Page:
Contents Learning Outcome Statements (LOS) Reading 48: Derivative Markets and Instruments Exam Focus Module 48.1: Forwards and Futures Module 48.2: Swaps and Options Key Concepts Answer Key for Module Quizzes Reading 49: Basics of Derivative Pricing and Valuation Exam Focus Module 49.1: Forwards and Futures Valuation Module 49.2: Forward Rate Agreements and Swap Valuation Module 49.3: Option Valuation and Put-Call Parity Module 49.4: Binomial Model for Option Values Key Concepts Answer Key for Module Quizzes Topic Assessment: Derivatives Topic Assessment Answers: Derivatives Reading 50: Introduction to Alternative Investments Exam Focus Module 50.1: Private Equity and Real Estate Module 50.2: Hedge Funds, Commodities, and Infrastructure Key Concepts Answer Key for Module Quizzes Topic Assessment: Alternative Investments Topic Assessment Answers: Alternative Investments Reading 51: Portfolio Management: An Overview Exam Focus Module 51.1: Portfolio Management Process Module 51.2: Asset Management and Pooled Investments Key Concepts Answer Key for Module Quizzes 10 Reading 52: Portfolio Risk and Return: Part I Exam Focus Module 52.1: Returns Measures Module 52.2: Covariance and Correlation Module 52.3: The Efficient Frontier Key Concepts Answer Key for Module Quizzes 11 Reading 53: Portfolio Risk and Return: Part II Exam Focus Module 53.1: Systematic Risk and Beta Module 53.2: The CAPM and the SML Key Concepts Answer Key for Module Quizzes 12 Reading 54: Basics of Portfolio Planning and Construction Exam Focus Module 54.1: Portfolio Planning and Construction 13 14 15 16 17 18 19 Key Concepts Answer Key for Module Quiz Reading 55: Introduction to Risk Management Exam Focus Module 55.1: Introduction to Risk Management Key Concepts Answer Key for Module Quiz Reading 56: Technical Analysis Exam Focus Module 56.1: Technical Analysis Key Concepts Answer Key for Module Quiz Reading 57: Fintech in Investment Management Exam Focus Module 57.1: Fintech in Investment Management Key Concepts Answer Key for Module Quiz Topic Assessment: Portfolio Management Topic Assessment Answers: Portfolio Management Formulas Copyright List of Pages 10 11 12 13 14 15 16 17 18 19 20 21 22 23 24 25 26 27 28 29 30 31 32 33 34 35 36 37 38 39 40 41 42 43 44 45 46 47 vii viii ix x 10 11 12 13 14 15 16 17 18 19 20 21 22 23 24 25 26 27 28 29 30 31 32 33 34 35 36 37 38 39 40 41 42 43 48 49 50 51 52 53 54 55 56 57 58 59 60 61 62 63 64 65 66 67 68 69 70 71 72 73 74 75 76 77 78 79 80 81 82 83 84 85 86 87 88 89 90 91 92 93 94 95 96 97 98 44 45 47 48 49 50 51 52 53 54 55 56 57 58 59 60 61 62 63 64 65 66 67 68 69 70 71 72 73 74 75 76 77 78 79 80 81 82 83 84 85 86 87 88 89 91 92 93 94 95 96 99 100 101 102 103 104 105 106 107 108 109 110 111 112 113 114 115 116 117 118 119 120 121 122 123 124 125 126 127 128 129 130 131 132 133 134 135 136 137 138 139 140 141 142 143 144 145 146 147 148 149 97 98 99 100 101 102 103 104 105 106 107 108 109 110 111 112 113 114 115 117 118 119 120 121 122 123 124 125 126 127 128 129 130 131 132 133 134 135 136 137 138 139 140 141 143 144 145 146 147 148 149 150 151 152 153 154 155 156 157 158 159 160 161 162 163 164 165 166 167 168 169 170 171 172 173 174 175 176 177 178 179 180 181 182 183 184 185 186 187 188 189 190 191 192 193 194 195 196 150 151 152 153 154 155 157 158 159 160 161 162 163 164 165 166 167 168 169 170 171 172 173 174 175 176 177 178 179 180 181 182 183 184 185 187 188 189 190 191 192 193 194 195 196 197 198 LEARNING OUTCOME STATEMENTS (LOS) STUDY SESSION 16 The topical coverage corresponds with the following CFA Institute assigned reading: 48 Derivative Markets and Instruments The candidate should be able to: a define a derivative and distinguish between exchange-traded and over-the-counter derivatives (page 1) b contrast forward commitments with contingent claims (page 2) c define forward contracts, futures contracts, options (calls and puts), swaps, and credit derivatives and compare their basic characteristics (page 2) d determine the value at expiration and profit from a long or short position in a call or put option (page 7) e describe purposes of, and controversies related to, derivative markets (page 10) f explain arbitrage and the role it plays in determining prices and promoting market efficiency (page 11) The topical coverage corresponds with the following CFA Institute assigned reading: 49 Basics of Derivative Pricing and Valuation The candidate should be able to: a explain how the concepts of arbitrage, replication, and risk neutrality are used in pricing derivatives (page 17) b distinguish between value and price of forward and futures contracts (page 19) c calculate a forward price of an asset with zero, positive, or negative net cost of carry (page 22) d explain how the value and price of a forward contract are determined at expiration, during the life of the contract, and at initiation (page 20) e describe monetary and nonmonetary benefits and costs associated with holding the underlying asset and explain how they affect the value and price of a forward contract (page 20) f define a forward rate agreement and describe its uses (page 23) g explain why forward and futures prices differ (page 24) h explain how swap contracts are similar to but different from a series of forward contracts (page 25) i distinguish between the value and price of swaps (page 25) j explain the exercise value, time value, and moneyness of an option (page 27) k identify the factors that determine the value of an option and explain how each factor affects the value of an option (page 28) l explain put–call parity for European options (page 30) m explain put–call–forward parity for European options (page 32) n explain how the value of an option is determined using a one-period binomial model (page 32) o explain under which circumstances the values of European and American options differ (page 35) STUDY SESSION 17 The topical coverage corresponds with the following CFA Institute assigned reading: 50 Introduction to Alternative Investments The candidate should be able to: a compare alternative investments with traditional investments (page 47) b describe hedge funds, private equity, real estate, commodities, infrastructure, and other alternative investments, including, as applicable, strategies, sub-categories, potential benefits and risks, fee structures, and due diligence (page 49) c describe potential benefits of alternative investments in the context of portfolio management (page 63) d describe, calculate, and interpret management and incentive fees and net-of-fees returns to hedge funds (page 63) e describe issues in valuing and calculating returns on hedge funds, private equity, real estate, commodities, and infrastructure (page 49) f describe risk management of alternative investments (page 65) Sentiment indicators include opinion polls, the put/call ratio, the volatility index, margin debt, and the short interest ratio Margin debt, the Arms index, the mutual fund cash position, new equity issuance, and secondary offerings are flow-of-funds indicators Technical analysts often interpret these indicators from a “contrarian” perspective, becoming bearish when investor sentiment is too positive and bullish when investor sentiment is too negative LOS 56.f Some technical analysts believe market prices move in cycles Examples include the Kondratieff wave, which is a 54-year cycle, and a 4-year cycle related to U.S presidential elections LOS 56.g Elliott wave theory suggests that prices exhibit a pattern of five waves in the direction of a trend and three waves counter to the trend Technical analysts who employ Elliott wave theory frequently use ratios of the numbers in the Fibonacci sequence to estimate price targets and identify potential support and resistance levels LOS 56.h Intermarket analysis examines the relationships among various asset markets such as stocks, bonds, commodities, and currencies In the asset allocation process, relative strength analysis can be used to identify attractive asset classes and attractive sectors within these classes ANSWER KEY FOR MODULE QUIZ Module Quiz 56.1 A Technical analysis assumes persistent trends and repeating patterns in market prices can be used to forecast price behavior Technical analysts believe prices reflect supply and demand, but that buying and selling can be motivated by both rational and irrational causes Volume, along with price, is important information to a technical analyst (LOS 56.a) B Candlestick charts show the open, high, low, and close for each trading period Line charts use only the closing price Point-and-figure charts not necessarily show distinct trading periods (LOS 56.b) A The downtrend reached a support level where buying demand sustained the price A resistance level is a price at which selling pressure emerges that stops an uptrend The change in polarity principle holds that breached support levels become resistance and breached resistance levels become support With no information given on the stock’s history, we cannot determine whether $30 had once been a resistance level (LOS 56.c) A Bollinger bands are based on the standard deviation of prices over some number of the most recent periods An RSI is based on the sums of positive and negative price changes during a period An ROC oscillator is based on the difference between the most recent closing price and the closing price a given number of periods earlier (LOS 56.e) B The RSI is calculated from the ratio of total price increases to total price decreases over a chosen number of days, then scaled to fluctuate between and 100 using the formula RSI = 100 − [100 / (1 + ratio of increases to decreases)] Stochastic oscillators are based on the highest and lowest prices over a chosen number of days MACD oscillators are calculated based on exponentially smoothed moving averages (LOS 56.e) B “More bullish” means investors expect prices to increase in the near term Increasing margin debt suggests investors are bullish and buying aggressively Increases in put volume relative to call volume, or in the number of shares sold short, indicate bearish investor sentiment (LOS 56.e) C The Kondratieff wave is a 54-year cycle (LOS 56.f) C The value 1.618 is the ratio of large consecutive Fibonacci numbers Technical analysts who employ Elliott wave theory frequently use Fibonacci ratios to set price targets (LOS 56.g) B If the relative strength ratio (stock price / benchmark value) increases, the stock is outperforming the benchmark stock or index against which it is being measured This does not imply that the stock is increasing in price; if the stock price decreases but the benchmark decreases by a larger percentage, the ratio will increase Volume is not an input into a relative strength ratio (LOS 56.e, 56.h) The following is a review of the Portfolio Management (2) principles designed to address the learning outcome statements set forth by CFA Institute Cross-Reference to CFA Institute Assigned Reading #57 READING 57: FINTECH IN INVESTMENT MANAGEMENT Study Session 19 EXAM FOCUS Fintech (financial technology) is increasing in its importance to the financial services industry As terms like Big Data, blockchain, and algorithmic trading come into common use, CFA exam candidates are expected to be familiar with them and how they relate to investment management That being said, we not believe the exam writers expect finance professionals to become data scientists The Learning Outcome Statements for this topic only ask candidates to describe these fintech concepts Focus on their applications, such as cryptocurrencies and robo-advisors, the advantages of their use in finance, and the challenges their adoption may present MODULE 57.1: FINTECH IN INVESTMENT MANAGEMENT LOS 57.a: Describe “fintech.” Video covering this content is available online CFA® Program Curriculum, Volume 6, page 402 The term fintech refers to developments in technology that can be applied to the financial services industry Companies that are in the business of developing technologies for the finance industry are often referred to as fintech companies Some of the primary areas where fintech is developing include: Increasing functionality to handle large sets of data that may come from many sources and exist in a variety of forms Tools and techniques such as artificial intelligence for analyzing very large datasets Automation of financial functions such as executing trades and providing investment advice Emerging technologies for financial recordkeeping that may reduce the need for intermediaries LOS 57.b: Describe Big Data, artificial intelligence, and machine learning CFA® Program Curriculum, Volume 6, page 403 Big Data is a widely used expression that refers to all the potentially useful information that is generated in the economy This includes not only data from traditional sources, such as financial markets, company financial reports, and government economic statistics, but also alternative data from non-traditional sources Some of these non-traditional sources are: Individuals who generate usable data such as social media posts, online reviews, email, and website visits Businesses that generate potentially useful information such as bank records and retail scanner data These kinds of data are referred to as corporate exhaust Sensors, such as radio frequency identification chips, are embedded in numerous devices such as smart phones and smart buildings The broad network of such devices is referred to as the Internet of Things Characteristics of Big Data include its volume, velocity, and variety The volume of data continues to grow by orders of magnitude The units in which data can be measured have increased from megabytes and gigabytes to terabytes (1,000 gigabytes) and even petabytes (1,000 terabytes) Velocity refers to how quickly data are communicated Real-time data such as stock market price feeds are said to have low latency Data that are only communicated periodically or with a lag are said to have high latency The variety of data refers to the varying degrees of structure in which data may exist These range from structured forms such as spreadsheets and databases, to semistructured forms such as photos and web page code, to unstructured forms such as video The field of data science concerns how we extract information from Big Data Data science describes methods for processing and visualizing data Processing methods include: Capture—collecting data and transforming it into usable forms Curation—assuring data quality by adjusting for bad or missing data Storage—archiving and accessing data Search—examining stored data to find needed information Transfer—moving data from their source or a storage medium to where they are needed Visualization techniques include the familiar charts and graphs that display structured data To visualize less-structured data requires other methods Some examples of these are word clouds that illustrate the frequency that words appear in a sample of text, or mind maps that display logical relations among concepts Taking advantage of Big Data presents a number of challenges Analysts must ensure that the data they use are of high quality, accounting for the possibilities of outliers, bad or missing data, or sampling biases The volume of data collected must be sufficient and appropriate for its intended use The need to process and organize data before using it can be especially problematic with qualitative and unstructured data This is a process to which artificial intelligence, or computer systems that can be programmed to simulate human cognition, may be applied usefully Neural networks are an example of artificial intelligence in that they are programmed to process information in a way similar to the human brain An important development in the field of artificial intelligence is machine learning In machine learning, a computer algorithm is given inputs of source data, with no assumptions about their probability distributions, and may be given outputs of target data The algorithm is designed to learn, without human assistance, how to model the output data based on the input data or to learn how to detect and recognize patterns in the input data Machine learning typically requires vast amounts of data A typical process begins with a training dataset in which the algorithm looks for relationships A validation dataset is then used to refine these relationship models, which can then be applied to a test dataset to analyze their predictive ability In supervised learning, the input and output data are labelled, the machine learns to model the outputs from the inputs, and then the machine is given new data on which to use the model In unsupervised learning, the input data are not labelled and the machine learns to describe the structure of the data Deep learning is a technique that uses layers of neural networks to identify patterns, beginning with simple patterns and advancing to more complex ones Deep learning may employ supervised or unsupervised learning Some of the applications of deep learning include image and speech recognition Machine learning can produce models that overfit or underfit the data Overfitting occurs when the machine learns the input and output data too exactly, treats noise as true parameters, and identifies spurious patterns and relationships In effect, the machine creates a model that is too complex Underfitting occurs when the machine fails to identify actual patterns and relationships, treating true parameters as noise This means the model is not complex enough to describe the data A further challenge with machine learning is that its results can be a “black box,” producing outcomes based on relationships that are not readily explainable LOS 57.c: Describe fintech applications to investment management CFA® Program Curriculum, Volume 6, page 411 Applications of fintech that are relevant to investment management include text analytics, natural language processing, risk analysis, algorithmic trading, and robo-advisory services Text analytics refers to the analysis of unstructured data in text or voice forms An example of text analytics is analyzing the frequency of words and phrases In the finance industry, text analytics have the potential to partially automate specific tasks such as evaluating company regulatory filings Natural language processing refers to the use of computers and artificial intelligence to interpret human language Speech recognition and language translation are among the uses of natural language processing Possible applications in finance could be to check for regulatory compliance in an examination of employee communications, or to evaluate large volumes of research reports to detect more subtle changes in sentiment than can be discerned from analysts’ recommendations alone As we saw in our topic review of “Risk Management: An Introduction,” risk governance requires an understanding of a firm’s exposure to a wide variety of risks Financial regulators require firms to perform risk assessments and stress testing The simulations, scenario analysis, and other techniques used for risk analysis require large amounts of quantitative data along with a great deal of qualitative information Machine learning and other techniques related to Big Data can be useful in modeling and testing risk, particularly if firms use realtime data to monitor risk exposures Algorithmic trading refers to computerized securities trading based on a predetermined set of rules For example, algorithms may be designed to enter the optimal execution instructions for any given trade based on real-time price and volume data Algorithmic trading can also be useful for executing large orders by determining the best way to divide the orders across exchanges Another application of algorithmic trading is high-frequency trading that identifies and takes advantage of intraday securities mispricings Robo-advisors are online platforms that provide automated investment advice based on a customer’s answers to survey questions The survey questions are designed to elicit an investor’s financial position, return objectives, risk tolerance, and constraints such as time horizon and liquidity needs Robo-advisor services may be fully automated or assisted by a human investment advisor Robo-advisory services tend to offer passively managed investments with low fees, low minimum account sizes, traditional asset classes, and conservative recommendations The primary advantage of robo-advisors is their low cost to customers, which may make advice more accessible to a larger number of investors A disadvantage of robo-advisors is that the reasoning behind their recommendations might not be apparent Without a human investment advisor to explain the reasoning, customers may hesitate to trust the appropriateness of a robo-advisor’s recommendations, particularly in crisis periods Regulation of robo-advisors is still emerging However, in many countries robo-advisory services are subject to the same regulations and registration requirements as any other investment advisor LOS 57.d: Describe financial applications of distributed ledger technology CFA® Program Curriculum, Volume 6, page 416 A distributed ledger is a database that is shared on a network so that each participant has an identical copy A distributed ledger must have a consensus mechanism to validate new entries into the ledger Distributed ledger technology uses cryptography to ensure only authorized network participants can use the data A blockchain is a distributed ledger that records transactions sequentially in blocks and links these blocks in a chain Each block has a cryptographically secured “hash” that links it to the previous block The consensus mechanism in a blockchain requires some of the computers on the network to solve a cryptographic problem These computers are referred to as miners Mining requires vast resources of computing power and electricity This imposes substantial costs on any attempt to manipulate a blockchain’s historical record To so would also require one party to control a majority of the network For this reason, a blockchain is more likely to succeed with a large number of participants in its network Distributed ledgers can take the form of permissionless or permissioned networks In permissionless networks, all network participants can view all transactions These networks have no central authority, which gives them the advantage of having no single point of failure The ledger becomes a permanent record visible to all, and its history cannot be altered (short of the manipulation described previously) This removes the need for trust between the parties to a transaction In permissioned networks, users have different levels of access For example, a permissioned network might allow network participants to enter transactions while giving government regulators permission to view the transaction history A distributed ledger that allowed regulators to view records that firms are required to make available would increase transparency and decrease compliance costs Financial Applications of Distributed Ledger Technology Cryptocurrencies are a current example of distributed ledger technology in finance A cryptocurrency is an electronic medium of exchange that allows participants to engage in real-time transactions without a financial intermediary Cryptocurrencies typically reside on permissionless networks Demonstrating the impact cryptocurrencies are already having in finance, companies have raised capital through initial coin offerings, in which they sell cryptocurrency for money or another cryptocurrency This reduces the cost and time frame compared to carrying out a regulated IPO, and initial coin offerings typically not come with voting rights Investors should note that fraud has occurred with initial coin offerings and they may become subject to securities regulations Post-trade clearing and settlement is an area of finance to which distributed ledger technology might be applied productively Distributed ledgers could automate many of the processes currently carried out by custodians and other third parties The technology has the potential to bring about real-time trade verification and settlement, which (as we will see in Equity Investments) currently takes one or more days for many securities This would reduce trading costs and counterparty risk On the other hand, the inability to alter past transactions on a distributed ledger is problematic when cancelling a trade is required Other potential applications of distributed ledger technology in finance include smart contracts and tokenization Smart contracts are electronic contracts that could be programmed to self-execute based on terms agreed to by the counterparties For example, an options contract could be set up to be exercised automatically if certain defined conditions exist in the market Tokenization refers to electronic proof of ownership of physical assets, which could be maintained on a distributed ledger For example, such a ledger could potentially replace the paper real estate deeds currently filed at government offices MODULE QUIZ 57.1 To best evaluate your performance, enter your quiz answers online Fintech is most accurately described as: A the application of technology to the financial services industry B the replacement of government-issued money with electronic currencies C the clearing and settling securities trades through distributed ledger technology Which of the following technological developments is most likely to be useful for analyzing Big Data? A Machine learning B High-latency capture C The Internet of Things A key criticism of robo-advisory services is that: A they are costly for investors to use B the reasoning behind their recommendations can be unclear C they tend to produce overly aggressive investment recommendations Which of the following statements about distributed ledger technology is most accurate? A A disadvantage of blockchain is that past records are vulnerable to manipulation B Tokenization can potentially streamline transactions involving high-value physical assets C Only parties who trust each other should carry out transactions on a permissionless network KEY CONCEPTS LOS 57.a Fintech refers to developments in technology that can be applied to the financial services industry Companies that develop technologies for the finance industry are referred to as fintech companies LOS 57.b Big Data refers to the potentially useful information that is generated in the economy, including data from traditional and non-traditional sources Characteristics of Big Data include its volume, velocity, and variety Artificial intelligence refers to computer systems that can be programmed to simulate human cognition Neural networks are an example of artificial intelligence Machine learning is programming that gives a computer system the ability to improve its performance of a task over time and is often used to detect patterns in large sets of data LOS 57.c Applications of fintech to investment management include text analytics, natural language processing, risk analysis, algorithmic trading, and robo-advisory services Text analytics refers to analyzing unstructured data in text or voice forms Natural language processing is the use of computers and artificial intelligence to interpret human language Algorithmic trading refers to computerized securities trading based on predetermined rules Robo-advisors are online platforms that provide automated investment advice based on a customer’s answers to survey questions The primary advantage of robo-advisors is their low cost to customers A disadvantage is that the reasoning behind their recommendations might not be apparent LOS 57.d A distributed ledger is a database that is shared on a network, with a consensus mechanism so that each participant has an identical copy of the ledger A cryptocurrency is an electronic medium of exchange that allows network participants in a distributed ledger to engage in real-time transactions without a financial intermediary Potential financial applications of distributed ledger technology include smart contracts, tokenization, and more efficient post-trade clearing and settlement ANSWER KEY FOR MODULE QUIZ Module Quiz 57.1 A Fintech refers to the application of technology to the financial services industry and to companies that are involved in developing and applying technology for financial services Cryptocurrencies and distributed ledger technology are examples of fintechrelated developments (LOS 57.a) A Machine learning is a computer programming technique useful for identifying and modeling patterns in large volumes of data The Internet of Things refers to the network of devices that is one of the sources of Big Data Capture is one aspect of processing data Latency refers to the lag between when data is generated and when it is needed (LOS 57.b) B One criticism of robo-advisory services is that the reasoning behind their recommendations might not be readily apparent to customers Recommendations from robo-advisors tend to be conservative rather than aggressive Low cost is a primary advantage of robo-advisors (LOS 57.c) B By enabling electronic proof of ownership, tokenization has the potential to streamline transfers of physical assets such as real estate The high cost and difficulty of manipulating past records is a strength of blockchain technology Permissionless networks not require trust between the parties to a transaction because the record of a transaction is unchangeable and visible to all network participants (LOS 57.d) TOPIC ASSESSMENT: PORTFOLIO MANAGEMENT You have now finished the Portfolio Management topic section The following Topic Assessment provides immediate feedback on how effective your study has been for this material The number of questions on this test is equal to the number of questions for the topic on one-half of the actual Level I CFA exam Questions are more exam-like than typical Module Quiz or QBank questions; a score of less than 70% indicates that your study likely needs improvement These tests are best taken timed; allow 1.5 minutes per question After you’ve completed this Topic Assessment, you may additionally log in to your Schweser.com online account and enter your answers in the Topic Assessments product Select “Performance Tracker” to view a breakdown of your score Select “Compare with Others” to display how your score on the Topic Assessment compares to the scores of others who entered their answers Which of the following activities is most likely to be performed as part of the execution step of the portfolio management process? A Completion of the investment policy statement B Top-down analysis based on macroeconomic conditions C Rebalancing the portfolio to the desired asset class exposures A manager who evaluates portfolios’ investment performance adjusted for systematic risk is most likely to rank portfolios based on their: A Sharpe ratios B Treynor measures C M-squared measures Neural networks are an example of: A machine learning B artificial intelligence C algorithmic trading applications Which of the following risk management strategies is most accurately described as shifting a risk? A A retail store owner buys a fire insurance policy on the building B A farmer takes a short position in a futures contract to deliver wheat C A portfolio manager diversifies her investments across different industries An analyst has estimated that the returns for an asset, conditional on the performance of the overall economy, are: Return Probability Economic Growth 5% 10% 14% 20% 40% 40% Poor Average Good The conditional expected returns on the market portfolio are: Return Probability Economic Growth 2% 10% 20% 40% Poor Average 15% 40% Good According to the CAPM, if the risk-free rate is 5% and the risky asset has a beta of 1.1, with respect to the market portfolio, the analyst should: A sell (or sell short) the risky asset because its expected return is less than equilibrium expected return on the market portfolio B buy the risky asset because the analyst expects the return on it to be higher than its required return in equilibrium C sell (or sell short) the risky asset because its expected return is not sufficient to compensate for its systematic risk Portfolios that plot inside the minimum-variance frontier represent: A efficient portfolios B inefficient portfolios C unattainable portfolios A written investment policy statement should most appropriately: A establish a target asset allocation strategy B focus predominantly on a long-term time horizon C include risk objectives that are consistent with the investor’s return requirements TOPIC ASSESSMENT ANSWERS: PORTFOLIO MANAGEMENT B The execution step of the portfolio management process typically begins with a top-down analysis of economic variables The investment policy statement is completed during the planning step Asset class rebalancing is part of the feedback step (Study Session 18, Module 51.1, LOS 51.d) B The Treynor measure is stated in terms of systematic (beta) risk The Sharpe ratio and M-squared measure are defined in terms of total risk (standard deviation) (Study Session 18, Module 53.2, LOS 53.i) B Artificial intelligence refers to systems that can be programmed to simulate human cognition Neural networks are one example of this type of system (Study Session 19, Module 57.1, LOS 57.b) B Shifting a risk is changing the distribution of possible outcomes An example of shifting a risk is hedging price risk with a derivatives contract Insurance is an example of transferring a risk Diversification is best described as a method for bearing a risk efficiently (Study Session 19, Module 55.1, LOS 55.g) C The analyst’s forecast of the expected return on the risky asset is 5(0.2) + 10(0.4) + 14(0.4) = 10.6% The expected/equilibrium return on the market portfolio is 2(0.2) + 10(0.4) + 15(0.4) = 10.4% The CAPM equilibrium expected return (required return in equilibrium) on the risky asset is + 1.1(10.4 – 5) = 10.94% Because the analyst’s forecast return on the risky asset is less than its required return in equilibrium, the asset is overpriced and the analyst would sell if he owned it and possibly sell it short (Study Session 18, Module 53.2, LOS 53.h) B Portfolios that plot inside the minimum-variance frontier are inefficient because another portfolio exists with a higher expected return for the same level of risk, or a lower level of risk for the same expected return Portfolios that plot on the minimumvariance frontier above the global minimum-variance portfolio are efficient Portfolios that plot above the minimum-variance frontier are unattainable (Study Session 18, Module 52.3, LOS 52.g) A Strategic asset allocation is often a part of the written IPS because it helps solidify desired initial weightings to specific asset classes Different investors will have different applicable time horizons which must be considered and evaluated appropriately as part of the investment policy statement Required returns should be consistent with risk objectives, but high return requirements should not necessarily imply high risk objectives (Study Session 19, Module 54.1, LOS 54.a) FORMULAS no-arbitrage forward price: F0(T) = S0 (1 + Rf)T payoff to long forward at expiration = ST − F0(T) F0 (T) value of forward at time t: Vt (T) = St + PVt (cost) − PVt (benefit) − (1+Rf) T−t intrinsic value of a call = Max[0, S − X] intrinsic value of a put = Max[0, X − S] option value = intrinsic value + time value put-call parity: c + X / (1 + Rf)T = S + p put-call-forward parity: F0(T) / (1 + Rf)T + p0 = c0 + X / (1 + Rf)T holding period return = end-of-period value beginning-of-period value arithmetic mean return = −1 = Pt +Divt P0 −1 = Pt −P0 +Divt P0 (R1 +R2+R3 + +Rn ) n n geometric mean return = √ (1 + R1 ) × (1 + R2 ) × (1 + R3 ) × × (1 + Rn ) − correlation:ρ1, = Cov1,2 σ1 ×σ2 standard deviation for a two-asset portfolio: σp = √w21 σ21 + w22 σ22 + 2w1 w2 σ1 σ2 ρ1,2 or √w21 σ21 + w22 σ22 + 2w1 w2Cov1, equation of the CML: E(RP ) = Rf + ( E(RM )−Rf ) σP σM E(RP ) = Rf + (E(RM ) − Rf) ( σMP ) σ total risk = systematic risk + unsystematic risk βi = Covi,mkt σmkt σi = ρ i,mkt σ mkt capital asset pricing model (CAPM): E(Ri) = Rf + βi[E(Rmkt) – Rf ] All rights reserved under International and Pan-American Copyright Conventions By payment of the required fees, you have been granted the non-exclusive, non-transferable right to access and read the text of this eBook on screen No part of this text may be reproduced, transmitted, downloaded, decompiled, reverse engineered, or stored in or introduced into any information storage and retrieval system, in any forms or by any means, whether electronic or mechanical, now known or hereinafter invented, without the express written permission of the publisher SCHWESERNOTES™ 2020 LEVEL I CFA® BOOK 5: DERIVATIVES, ALTERNATIVE INVESTMENTS, AND PORTFOLIO MANAGEMENT ©2019 Kaplan, Inc All rights reserved Published in 2019 by Kaplan, Inc Printed in the United States of America ISBN: 978-1-4754-9517-1 These materials may not be copied without written permission from the author The unauthorized duplication of these notes is a violation of global copyright laws and the CFA Institute Code of Ethics Your assistance in pursuing potential violators of this law is greatly appreciated Required CFA Institute disclaimer: “CFA Institute does not endorse, promote, or warrant the accuracy or quality of the products or services offered by Kaplan Schweser CFA® and Chartered Financial Analyst® are trademarks owned by CFA Institute.” Certain materials contained within this text are the copyrighted property of CFA Institute The following is the copyright disclosure for these materials: “Copyright, 2019, CFA Institute Reproduced and republished from 2020 Learning Outcome Statements, Level I, II, and III questions from CFA® Program Materials, CFA Institute Standards of Professional Conduct, and CFA Institute’s Global Investment Performance Standards with permission from CFA Institute All Rights Reserved.” Disclaimer: The SchweserNotes should be used in conjunction with the original readings as set forth by CFA Institute in their 2020 Level I CFA Study Guide The information contained in these Notes covers topics contained in the readings referenced by CFA Institute and is believed to be accurate However, their accuracy cannot be guaranteed nor is any warranty conveyed as to your ultimate exam success The authors of the referenced readings have not endorsed or sponsored these Notes ... role it plays in determining prices and promoting market efficiency CFA Program Curriculum, Volume 5, page 430 Arbitrage is an important concept in valuing (pricing) derivative securities In its... no-arbitrage derivative price is sometimes called risk-neutral pricing, which is the same as no-arbitrage pricing or the price under a no-arbitrage condition This process is called replication because... describe and interpret the minimum-variance and efficient frontiers of risky assets and the global minimum-variance portfolio (page 1 05) i explain the selection of an optimal portfolio, given an investor’s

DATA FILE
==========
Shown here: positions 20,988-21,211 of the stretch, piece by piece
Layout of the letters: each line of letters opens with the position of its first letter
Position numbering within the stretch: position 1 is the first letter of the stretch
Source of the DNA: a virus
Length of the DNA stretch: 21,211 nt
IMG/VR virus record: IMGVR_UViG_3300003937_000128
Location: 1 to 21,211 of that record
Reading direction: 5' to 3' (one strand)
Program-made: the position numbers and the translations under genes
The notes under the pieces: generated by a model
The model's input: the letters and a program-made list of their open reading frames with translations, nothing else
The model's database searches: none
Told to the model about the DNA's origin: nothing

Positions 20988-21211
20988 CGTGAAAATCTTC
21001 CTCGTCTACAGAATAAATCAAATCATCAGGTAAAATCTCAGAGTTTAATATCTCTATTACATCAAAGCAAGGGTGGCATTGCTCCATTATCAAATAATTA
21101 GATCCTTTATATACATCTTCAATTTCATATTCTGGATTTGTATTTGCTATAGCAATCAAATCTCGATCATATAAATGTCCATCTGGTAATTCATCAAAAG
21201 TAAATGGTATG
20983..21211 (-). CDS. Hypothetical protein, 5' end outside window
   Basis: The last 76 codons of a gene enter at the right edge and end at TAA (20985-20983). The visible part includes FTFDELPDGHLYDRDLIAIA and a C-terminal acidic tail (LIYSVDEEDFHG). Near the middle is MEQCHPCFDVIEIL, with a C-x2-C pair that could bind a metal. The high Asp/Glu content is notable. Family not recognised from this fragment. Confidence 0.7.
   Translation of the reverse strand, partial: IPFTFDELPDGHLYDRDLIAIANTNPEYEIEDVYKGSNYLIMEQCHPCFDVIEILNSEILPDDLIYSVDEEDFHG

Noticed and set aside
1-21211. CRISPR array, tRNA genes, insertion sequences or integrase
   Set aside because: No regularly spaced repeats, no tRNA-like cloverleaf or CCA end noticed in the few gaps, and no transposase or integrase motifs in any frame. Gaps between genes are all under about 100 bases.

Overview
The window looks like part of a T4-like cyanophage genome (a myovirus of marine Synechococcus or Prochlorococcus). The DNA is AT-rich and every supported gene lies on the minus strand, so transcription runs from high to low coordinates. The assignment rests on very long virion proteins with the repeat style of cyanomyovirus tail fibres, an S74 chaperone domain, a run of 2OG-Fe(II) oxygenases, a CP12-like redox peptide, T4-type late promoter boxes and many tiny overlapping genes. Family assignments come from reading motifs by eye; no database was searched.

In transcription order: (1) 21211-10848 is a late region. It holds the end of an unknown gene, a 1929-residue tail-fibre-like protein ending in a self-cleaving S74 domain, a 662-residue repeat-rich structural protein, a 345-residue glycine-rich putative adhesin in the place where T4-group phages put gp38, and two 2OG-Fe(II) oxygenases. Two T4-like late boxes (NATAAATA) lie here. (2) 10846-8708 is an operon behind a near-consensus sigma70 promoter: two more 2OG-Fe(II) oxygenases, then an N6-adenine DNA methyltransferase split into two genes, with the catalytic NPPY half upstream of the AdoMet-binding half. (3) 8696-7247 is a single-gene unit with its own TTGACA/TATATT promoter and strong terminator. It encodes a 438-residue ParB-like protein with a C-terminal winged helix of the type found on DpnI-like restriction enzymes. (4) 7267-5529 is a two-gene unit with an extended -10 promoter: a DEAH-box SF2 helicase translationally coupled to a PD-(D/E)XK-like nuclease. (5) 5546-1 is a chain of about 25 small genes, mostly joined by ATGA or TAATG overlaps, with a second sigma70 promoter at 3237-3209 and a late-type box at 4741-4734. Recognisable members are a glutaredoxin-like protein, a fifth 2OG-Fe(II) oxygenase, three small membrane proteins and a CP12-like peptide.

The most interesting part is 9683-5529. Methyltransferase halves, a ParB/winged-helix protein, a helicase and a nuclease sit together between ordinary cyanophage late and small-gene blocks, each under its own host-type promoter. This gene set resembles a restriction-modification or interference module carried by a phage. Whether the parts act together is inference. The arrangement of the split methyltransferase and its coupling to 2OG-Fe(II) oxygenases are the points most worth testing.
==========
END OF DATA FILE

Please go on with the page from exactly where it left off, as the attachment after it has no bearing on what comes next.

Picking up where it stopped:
- Xem thêm -

Xem thêm: CFA 2020 level i schwesernotes book 5, CFA 2020 level i schwesernotes book 5

Gợi ý tài liệu liên quan cho bạn